Other parts of this series:
There is ample evidence that placing more women in leadership roles is the right direction on your firm’s path to improved business results. For example, according to a Peterson Institute for International Economics study, elevating the level of female participation in leadership roles to 30% can return a 15% increase in profitability. Achieving gender balance is not only the right thing to do socially, it’s the right thing to do economically.
In my previous post, I described the characteristics of winning leadership teams and how critical gender balance is to their success. However, instilling gender-balanced leadership won’t happen on its own. Firms must take proactive and deliberate actions to establish gender balance.
Driving gender balance
Creating and sharing targets is the first step in the process of getting to gender balance in leadership, and throughout the organisation. Doing so drives accountability. After all, what gets measured gets done.
A number of European countries (such as Iceland) have taken the larger step of establishing regulatory targets and mandates for gender parity, and that has been an effective strategy in creating a more equal workplace. Firms can partner with government in this effort.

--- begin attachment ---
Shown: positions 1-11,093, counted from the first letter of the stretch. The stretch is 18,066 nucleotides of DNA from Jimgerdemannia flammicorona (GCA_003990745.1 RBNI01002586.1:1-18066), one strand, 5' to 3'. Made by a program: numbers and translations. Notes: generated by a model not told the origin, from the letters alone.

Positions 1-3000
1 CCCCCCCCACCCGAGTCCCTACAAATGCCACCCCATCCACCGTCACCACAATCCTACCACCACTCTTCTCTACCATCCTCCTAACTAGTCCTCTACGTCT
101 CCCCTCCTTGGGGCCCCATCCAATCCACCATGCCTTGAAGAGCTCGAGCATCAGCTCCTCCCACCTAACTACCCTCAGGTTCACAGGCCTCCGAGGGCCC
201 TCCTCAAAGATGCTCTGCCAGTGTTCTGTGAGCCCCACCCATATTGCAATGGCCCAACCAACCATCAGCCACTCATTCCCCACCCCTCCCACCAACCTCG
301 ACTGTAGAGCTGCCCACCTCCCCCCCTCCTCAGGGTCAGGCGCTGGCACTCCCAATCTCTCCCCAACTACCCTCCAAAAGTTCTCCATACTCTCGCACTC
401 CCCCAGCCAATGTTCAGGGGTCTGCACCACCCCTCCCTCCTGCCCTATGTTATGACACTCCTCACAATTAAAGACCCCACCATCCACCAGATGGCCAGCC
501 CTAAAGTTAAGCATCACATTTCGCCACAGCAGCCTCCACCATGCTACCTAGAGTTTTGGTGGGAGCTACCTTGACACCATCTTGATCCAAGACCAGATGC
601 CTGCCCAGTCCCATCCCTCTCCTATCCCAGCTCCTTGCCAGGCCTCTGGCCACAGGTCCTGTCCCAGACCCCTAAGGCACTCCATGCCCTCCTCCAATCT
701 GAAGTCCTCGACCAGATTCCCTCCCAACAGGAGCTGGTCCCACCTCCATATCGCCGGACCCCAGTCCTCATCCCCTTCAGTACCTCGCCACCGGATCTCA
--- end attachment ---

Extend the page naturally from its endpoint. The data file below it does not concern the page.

It’s important to mention that, because men currently hold the bulk of the leadership positions, their participation in driving gender balance in leadership is critical to success. As the majority decision-makers (outside of jurisdictions with legal mandates), the decision to deliberately balance leadership composition is, by and large, theirs to make. Women must also continue to champion themselves and one another as leadership candidates.
Human Resources professionals play an important role in all of these efforts through ensuring their organisations have a formalised plan for instituting gender balance and reporting on progress. HR also carries the responsibility for nurturing a culture of inclusion and supporting women on their path to greater participation in leadership. Lastly, there are mindset barriers to overcome. Everyone, across the organisation, must understand and promote the case for gender-balanced leadership. It’s simply good business.
Gender balance at Accenture
Accenture has taken the call to action for gender-balanced leadership seriously and literally, having committed to a 50/50 gender-balanced workforce by the year 2025 and 25% female managing directors by 2020. The company is helping itself achieve this target and setting a model for others through the following actions:
- Sponsoring career advancement among senior women
- Committing to transparency by publishing its targets
- Fast-tracking in-demand skill development among women
- Collaborating with other businesses and government on gender equality issues
As HR specialists, you can help your firm engage in similar efforts to ensure gender parity at all levels and better performance across the business.